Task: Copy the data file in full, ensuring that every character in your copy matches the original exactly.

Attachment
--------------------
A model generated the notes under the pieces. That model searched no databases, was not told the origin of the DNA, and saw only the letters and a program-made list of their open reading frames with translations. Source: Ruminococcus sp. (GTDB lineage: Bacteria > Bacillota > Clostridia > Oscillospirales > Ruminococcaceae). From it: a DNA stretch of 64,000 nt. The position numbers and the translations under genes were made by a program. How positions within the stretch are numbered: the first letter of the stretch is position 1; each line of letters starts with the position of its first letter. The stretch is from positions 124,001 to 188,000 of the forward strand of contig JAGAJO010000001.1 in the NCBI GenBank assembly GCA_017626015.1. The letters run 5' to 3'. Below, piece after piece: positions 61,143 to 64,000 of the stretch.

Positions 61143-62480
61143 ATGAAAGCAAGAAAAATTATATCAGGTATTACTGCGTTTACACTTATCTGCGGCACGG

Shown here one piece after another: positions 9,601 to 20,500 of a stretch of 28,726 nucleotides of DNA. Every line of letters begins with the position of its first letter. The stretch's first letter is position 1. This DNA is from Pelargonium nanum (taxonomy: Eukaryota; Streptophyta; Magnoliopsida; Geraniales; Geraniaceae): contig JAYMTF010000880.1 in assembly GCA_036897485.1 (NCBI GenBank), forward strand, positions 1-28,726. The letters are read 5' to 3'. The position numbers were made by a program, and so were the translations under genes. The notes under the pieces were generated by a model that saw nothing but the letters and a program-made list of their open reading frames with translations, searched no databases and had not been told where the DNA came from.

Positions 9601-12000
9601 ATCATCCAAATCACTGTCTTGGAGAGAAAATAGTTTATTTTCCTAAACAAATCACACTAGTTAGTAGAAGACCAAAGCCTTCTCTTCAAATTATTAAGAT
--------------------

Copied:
A model generated the notes under the pieces. That model searched no databases, was not told the origin of the DNA, and saw only the letters and a program-made list of their open reading frames with translations. Source: Ruminococcus sp. (GTDB lineage: Bacteria > Bacillota > Clostridia > Oscillospirales > Ruminococcaceae). From it: a DNA stretch of 64,000 nt. The position numbers and the translations under genes were made by a program. How positions within the stretch are numbered: the first letter of the stretch is position 1; each line of letters starts with the position of its first letter. The stretch is from positions 124,001 to 188,000 of the forward strand of contig JAGAJO010000001.1 in the NCBI GenBank assembly GCA_017626015.1. The letters run 5' to 3'. Below, piece after piece: positions 61,143 to 64,000 of the stretch.

Positions 61143-62480
61143 ATGAAAGCAAGAAAAATTATATCAGGTATTACTGCGTTTACACTTATCTGCGGCACGG

Shown here one piece after another: positions 9,601 to 20,500 of a stretch of 28,726 nucleotides of DNA. Every line of letters begins with the position of its first letter. The stretch's first letter is position 1. This DNA is from Pelargonium nanum (taxonomy: Eukaryota; Streptophyta; Magnoliopsida; Geraniales; Geraniaceae): contig JAYMTF010000880.1 in assembly GCA_036897485.1 (NCBI GenBank), forward strand, positions 1-28,726. The letters are read 5' to 3'. The position numbers were made by a program, and so were the translations under genes. The notes under the pieces were generated by a model that saw nothing but the letters and a program-made list of their open reading frames with translations, searched no databases and had not been told where the DNA came from.

Positions 9601-12000
9601 ATCATCCAAATCACTGTCTTGGAGAGAAAATAGTTTATTTTCCTAAACAAATCACACTAGTTAGTAGAAGACCAAAGCCTTCTCTTCAAATTATTAAGAT